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Course Descriptions and Learning Outcomes

Course Descriptions

... see Current University Catalog.

 


Political Science Learning Outcomes

(reviewed and revised Fall 2008)

POLS 1101: American Government:

Students will be able to:

  1. Define democracy and note variations in democratic systems, such as direct democracy and pluralist, elitist, and participatory theories of democracy.
  2. Illustrate knowledge of the powers allocated to each branch of government and/or the important civil liberties and rights granted to all citizens.
  3. Describe the influence of political parties and interest groups on politics.

POLS 2400 Global Issues:

Students will be able to:

  1. Identify and describe some major political, economic, social and environmental issues confronting the global community.
  2. Evaluate major threats to peace and stability in the world today, and be able to discuss the underlying reasons for a lack of resolution.
  3. Evaluate the demographic, economic, and/or ethno-national dimensions to issues of development.

POLS 2801 Comparative Politics:

Students will be able to:

  1. Demonstrate the value of comparative study in the evaluation of cross-national political phenomena, institutions, and behavior.
  2. Evaluate the major strengths and weaknesses of presidential and parliamentary systems, focusing in particular upon the American and British cases.
  3. Understand the important distinctions between the opposing regime types of liberal democracies and totalitarian states, while discussing how the Marxism-Leninist ideology informed the development of the latter regime type.
  4. Differentiate between the newly industrializing countries (NICs) and the less developed countries (LDCs), while demonstrating an awareness of the different theories that help explain the developmental progress (or lack thereof) in the economic and political realms of such states.

POLS 3101: International Political Economy:

Students will be able to:

  1. Compare and contrast the major theoretical frameworks in international political economy, while being able to discuss certain major international economic concepts and institutions.
  2. Evaluate one of the important debates in international political economy in today's world, i.e. free trade vs. protectionism, the pros and cons of globalization, development and dependency, etc.
  3. Demonstrate an understanding of the major integrationist impulses extant in the world today, which have led to the creation of important new regional trading blocs, e.g., the European Union, N.A.F.T.A., A.P.E.C., etc.

POLS 3201 Constitutional and International Law:

Students will be able to:

  1. Examine the evolution of the United States' constitutional system of government from its inception to the present.
  2. Discuss the formation of the 1787 Philadelphia Constitutional Convention. 
  3. Critique the U.S. Supreme Court's authority in terms of its review powers of Congressional Acts, state laws, and state court judgments, jurisdiction and practice, and conditions for adjudication.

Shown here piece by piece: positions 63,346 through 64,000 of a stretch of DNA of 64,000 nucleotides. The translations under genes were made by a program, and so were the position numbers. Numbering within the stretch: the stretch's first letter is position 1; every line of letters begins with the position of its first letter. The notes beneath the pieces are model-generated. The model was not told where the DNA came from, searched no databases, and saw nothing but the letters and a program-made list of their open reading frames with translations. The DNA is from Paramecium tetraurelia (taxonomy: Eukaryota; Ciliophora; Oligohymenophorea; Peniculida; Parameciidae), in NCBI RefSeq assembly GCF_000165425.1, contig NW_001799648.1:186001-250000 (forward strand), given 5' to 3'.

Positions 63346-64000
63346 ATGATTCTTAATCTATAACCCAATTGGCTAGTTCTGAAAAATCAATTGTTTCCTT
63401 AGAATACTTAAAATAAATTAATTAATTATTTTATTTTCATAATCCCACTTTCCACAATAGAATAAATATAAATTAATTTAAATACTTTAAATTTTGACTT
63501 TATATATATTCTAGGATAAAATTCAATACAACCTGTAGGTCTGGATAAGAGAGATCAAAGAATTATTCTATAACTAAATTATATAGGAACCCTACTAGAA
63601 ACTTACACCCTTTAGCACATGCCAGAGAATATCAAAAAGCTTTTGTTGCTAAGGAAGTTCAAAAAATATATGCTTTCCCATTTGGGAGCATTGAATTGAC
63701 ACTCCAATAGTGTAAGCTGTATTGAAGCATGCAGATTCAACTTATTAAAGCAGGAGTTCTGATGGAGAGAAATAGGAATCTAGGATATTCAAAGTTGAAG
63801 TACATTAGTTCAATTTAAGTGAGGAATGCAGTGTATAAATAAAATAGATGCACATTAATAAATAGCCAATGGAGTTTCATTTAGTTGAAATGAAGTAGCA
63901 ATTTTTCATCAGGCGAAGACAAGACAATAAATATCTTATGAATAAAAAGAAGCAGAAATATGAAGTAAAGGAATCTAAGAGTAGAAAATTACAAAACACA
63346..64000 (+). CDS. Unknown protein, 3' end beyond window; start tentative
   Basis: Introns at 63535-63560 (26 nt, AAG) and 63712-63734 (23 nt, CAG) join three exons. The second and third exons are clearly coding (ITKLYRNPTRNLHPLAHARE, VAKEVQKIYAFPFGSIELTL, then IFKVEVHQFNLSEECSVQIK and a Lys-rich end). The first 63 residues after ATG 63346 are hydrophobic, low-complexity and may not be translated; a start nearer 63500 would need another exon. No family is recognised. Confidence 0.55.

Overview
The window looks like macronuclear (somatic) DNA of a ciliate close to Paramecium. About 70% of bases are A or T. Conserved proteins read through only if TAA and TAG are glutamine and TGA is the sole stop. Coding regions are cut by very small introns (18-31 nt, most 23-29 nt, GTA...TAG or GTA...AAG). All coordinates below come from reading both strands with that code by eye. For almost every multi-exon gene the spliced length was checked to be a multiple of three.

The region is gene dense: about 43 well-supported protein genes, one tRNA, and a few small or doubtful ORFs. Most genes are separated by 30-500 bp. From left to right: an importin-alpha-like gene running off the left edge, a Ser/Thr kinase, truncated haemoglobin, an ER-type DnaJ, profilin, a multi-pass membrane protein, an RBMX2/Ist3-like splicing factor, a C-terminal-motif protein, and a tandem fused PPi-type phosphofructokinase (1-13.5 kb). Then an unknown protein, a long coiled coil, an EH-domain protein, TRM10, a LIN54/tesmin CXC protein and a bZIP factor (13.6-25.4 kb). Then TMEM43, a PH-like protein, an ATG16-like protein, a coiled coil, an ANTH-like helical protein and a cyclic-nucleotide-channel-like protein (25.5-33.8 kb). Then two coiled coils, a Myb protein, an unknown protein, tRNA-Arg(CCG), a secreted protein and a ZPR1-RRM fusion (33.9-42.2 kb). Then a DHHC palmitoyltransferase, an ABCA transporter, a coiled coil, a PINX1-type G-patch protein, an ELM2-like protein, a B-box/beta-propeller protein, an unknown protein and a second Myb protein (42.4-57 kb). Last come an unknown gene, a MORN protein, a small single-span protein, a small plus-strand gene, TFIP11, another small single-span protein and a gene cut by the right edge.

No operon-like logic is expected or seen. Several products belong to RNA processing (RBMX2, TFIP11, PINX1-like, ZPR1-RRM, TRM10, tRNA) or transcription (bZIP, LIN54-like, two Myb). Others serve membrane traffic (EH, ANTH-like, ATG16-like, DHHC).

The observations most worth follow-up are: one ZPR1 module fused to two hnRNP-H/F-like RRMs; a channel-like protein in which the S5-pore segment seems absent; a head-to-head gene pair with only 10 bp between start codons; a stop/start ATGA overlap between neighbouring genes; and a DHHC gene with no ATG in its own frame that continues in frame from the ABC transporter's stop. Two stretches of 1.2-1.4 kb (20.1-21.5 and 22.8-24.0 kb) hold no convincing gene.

4. Explain the significance of the post-Civil War constitutional amendments and Civil Rights legislation.
  5. Evaluate the role of international law in world politics.

POLS 3301 Modern Political Theory:

Students will be able to:

  1. Discuss the role of ideology in political life.
  2. Differentiate the various conceptions of democracy and freedom.
  3. Compare and contrast the competing idea systems such as liberalism, conservatism, communism, and fascism. 

POLS 3401 Regulatory and Environmental Law:

Students will be able to:

  1. Describe the history of and reasons for environmental regulations.
  2. Discuss the impact of constant change and lack of certainty, which are inherent aspects of the U.S. legal system.
  3. Brief environmental law cases using the IFRAC (issues, facts, rule, analysis, and conclusion) method.

POLS 3501 Intellectual Property Issues:

Students will be able to:

  1. Trace the origins and principles of intellectual property law.
  2. Discuss the principles of international patent law.
  3. Examine intellectual property law and its relevance to the Internet.
  4. Brief cases using the IFRAC (issues, facts, rule of law, analysis, and conclusion) method.

POLS 3601 Contemporary World Politics:

Students will be able to:

  1. Identify and describe the major security issues facing the world today.
  2. Analyze scholarly research on international security problems and present information orally in an effective manner.
  3. Conduct research that is methodologically sound, analytical, and reveals critical thinking skills.

POLS 4101 Political Economy of Post-Communist Transformation:

Students will be able to:

  1. Demonstrate an understanding of the communist political, economic, and social systems of countries in the former Soviet bloc and evaluate how these characteristics may conflict with the requirements of a market economy and a liberal democracy.
  2. Evaluate the varied progress in political democratization and market reform, across the countries of the former communist world, identifying specific variables inhibiting or encouraging change.
  3. Discuss the economic and political problems associated with benefits reform corruption, and corporate governance issues in the post-communist realm, especially as they affect economic growth and foreign direct investment in the region.